U. PITTSBURGH (US) — By using muscles cells from baboons, researchers have grown arteries that exhibit unprecedented levels of elasticity for vessels grown outside the body.
The development, reported in the Proceedings of the National Academy of Sciences, could overcome a major barrier to creating living-tissue replacements for damaged arteries. The arteries contain a substantial amount of the pliant protein elastin, which allows vessels to expand and retract in response to blood flow.
Lead researcher Yadong Wang, a professor of bioengineering at the University of Pittsburgh, and colleagues cultured the baboon cells in a nutrient-rich solution to bear arteries with approximately 20 percent as much elastin as an inborn artery.
The process is notable for its simplicity, Wang says.
Elastin—unlike its tougher counterpart collagen that gives vessels their strength and shape—has been notoriously difficult to reproduce. The only successful methods have involved altering cell genes with a virus; rolling cell sheets into tubes; or culturing elastin with large amounts of transforming growth factor, Wang says.
And still these previous projects did not report a comparison of elastin content with natural vessels.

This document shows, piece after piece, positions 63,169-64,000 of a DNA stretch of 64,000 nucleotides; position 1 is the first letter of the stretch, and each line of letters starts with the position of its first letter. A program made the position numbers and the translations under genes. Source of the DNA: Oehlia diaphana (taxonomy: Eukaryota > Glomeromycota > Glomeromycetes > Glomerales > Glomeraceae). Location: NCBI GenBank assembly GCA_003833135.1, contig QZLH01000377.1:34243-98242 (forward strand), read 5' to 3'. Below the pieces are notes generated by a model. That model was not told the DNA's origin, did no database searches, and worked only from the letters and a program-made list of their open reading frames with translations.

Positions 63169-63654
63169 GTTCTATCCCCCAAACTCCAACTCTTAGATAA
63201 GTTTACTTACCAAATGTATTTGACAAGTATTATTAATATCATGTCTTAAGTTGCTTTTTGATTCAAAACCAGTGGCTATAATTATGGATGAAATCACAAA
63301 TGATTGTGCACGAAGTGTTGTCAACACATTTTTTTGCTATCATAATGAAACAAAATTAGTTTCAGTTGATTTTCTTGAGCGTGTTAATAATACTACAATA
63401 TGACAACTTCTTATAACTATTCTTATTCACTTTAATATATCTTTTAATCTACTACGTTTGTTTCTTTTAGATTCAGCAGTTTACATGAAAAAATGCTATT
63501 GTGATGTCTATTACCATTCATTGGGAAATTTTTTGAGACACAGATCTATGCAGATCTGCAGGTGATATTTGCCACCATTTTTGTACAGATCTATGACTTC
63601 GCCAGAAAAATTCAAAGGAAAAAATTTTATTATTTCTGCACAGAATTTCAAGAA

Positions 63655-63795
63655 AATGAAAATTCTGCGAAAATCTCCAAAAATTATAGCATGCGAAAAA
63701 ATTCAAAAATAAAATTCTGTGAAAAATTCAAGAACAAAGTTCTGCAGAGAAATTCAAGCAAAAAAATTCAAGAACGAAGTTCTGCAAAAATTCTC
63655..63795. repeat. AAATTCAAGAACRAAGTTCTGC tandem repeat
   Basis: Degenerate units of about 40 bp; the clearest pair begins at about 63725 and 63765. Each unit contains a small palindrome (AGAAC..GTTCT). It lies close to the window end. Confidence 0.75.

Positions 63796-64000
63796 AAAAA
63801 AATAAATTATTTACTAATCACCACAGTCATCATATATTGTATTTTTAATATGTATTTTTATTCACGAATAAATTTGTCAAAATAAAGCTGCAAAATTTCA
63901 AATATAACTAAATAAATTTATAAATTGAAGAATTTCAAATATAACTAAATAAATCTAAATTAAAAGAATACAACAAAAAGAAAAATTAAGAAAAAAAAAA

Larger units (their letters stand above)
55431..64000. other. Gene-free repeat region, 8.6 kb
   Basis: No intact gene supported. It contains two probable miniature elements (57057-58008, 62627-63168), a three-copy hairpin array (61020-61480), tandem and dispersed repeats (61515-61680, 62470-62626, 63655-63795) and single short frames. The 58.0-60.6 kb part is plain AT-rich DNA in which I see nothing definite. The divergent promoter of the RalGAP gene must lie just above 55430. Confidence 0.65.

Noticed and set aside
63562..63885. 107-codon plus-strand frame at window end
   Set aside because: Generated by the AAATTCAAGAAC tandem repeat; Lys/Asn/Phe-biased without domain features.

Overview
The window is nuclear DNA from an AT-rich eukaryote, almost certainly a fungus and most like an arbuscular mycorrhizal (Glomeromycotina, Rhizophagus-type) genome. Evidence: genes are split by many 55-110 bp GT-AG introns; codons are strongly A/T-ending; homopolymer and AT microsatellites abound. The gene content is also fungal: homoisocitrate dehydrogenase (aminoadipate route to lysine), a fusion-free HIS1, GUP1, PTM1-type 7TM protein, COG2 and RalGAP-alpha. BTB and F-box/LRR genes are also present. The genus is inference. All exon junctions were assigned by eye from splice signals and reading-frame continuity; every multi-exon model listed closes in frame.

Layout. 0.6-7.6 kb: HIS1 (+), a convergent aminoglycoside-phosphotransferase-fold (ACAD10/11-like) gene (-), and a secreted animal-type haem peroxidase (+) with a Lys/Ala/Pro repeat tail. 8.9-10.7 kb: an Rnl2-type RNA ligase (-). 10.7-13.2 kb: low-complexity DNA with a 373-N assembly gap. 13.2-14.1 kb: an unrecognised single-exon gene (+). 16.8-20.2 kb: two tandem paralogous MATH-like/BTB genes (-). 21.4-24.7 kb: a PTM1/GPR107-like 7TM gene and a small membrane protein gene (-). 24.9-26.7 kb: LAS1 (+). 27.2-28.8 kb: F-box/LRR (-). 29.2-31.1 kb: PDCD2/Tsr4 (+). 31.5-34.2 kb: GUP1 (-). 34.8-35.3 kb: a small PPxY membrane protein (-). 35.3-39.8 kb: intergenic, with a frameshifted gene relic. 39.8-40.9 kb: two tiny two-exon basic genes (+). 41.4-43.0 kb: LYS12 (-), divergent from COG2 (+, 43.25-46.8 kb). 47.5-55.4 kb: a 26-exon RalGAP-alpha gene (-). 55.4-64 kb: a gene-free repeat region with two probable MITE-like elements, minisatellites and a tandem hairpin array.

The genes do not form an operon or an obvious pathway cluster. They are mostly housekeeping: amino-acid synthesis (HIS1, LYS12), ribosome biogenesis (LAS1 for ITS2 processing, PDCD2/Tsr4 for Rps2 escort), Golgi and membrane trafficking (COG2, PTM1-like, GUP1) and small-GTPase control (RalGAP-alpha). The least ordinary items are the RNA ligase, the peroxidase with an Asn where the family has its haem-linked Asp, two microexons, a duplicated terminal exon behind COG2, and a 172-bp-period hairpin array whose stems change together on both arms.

Wang and his colleagues had strong, functional arteries in three weeks.
The team first seeded smooth-muscle cells from 4-year-old baboons—equivalent to 20-year-old humans—into degradable rubber tubes chambered like honey combs. They then transferred the tubes to a bioreactor that pumped the nutrient solution through the tube under conditions mimicking the human circulatory system—the pump produced a regular pulse, and the fluid was kept at 98.6 degrees Fahrenheit.
As the muscle cells grew, they produced proteins that fused to form the vessel.
Mechanical tests revealed that the cultured artery could withstand a burst pressure between 200 and 300 millimeters of mercury (mmHg), the standard unit for blood pressure, Wang says; healthy human blood pressure is below 120 mmHg. In addition to containing elastin, the artery also had approximately 10 percent of the collagen found in a natural vessel, Wang adds.
The process the team used to cultivate the artery resembles how it would be used in a patient, Wang explains. The cell-seeded tube would be grafted onto an existing artery. As the rubber tube degrades, the vascular graft would develop into a completely biological vessel.
The next steps in the project, Wang says, are to design a vessel that fully mimics the three-layer structure of a human artery and to prepare for surgical trials.
The project received support from the National Heart, Lung, and Blood Institute of the National Institutes of Health.
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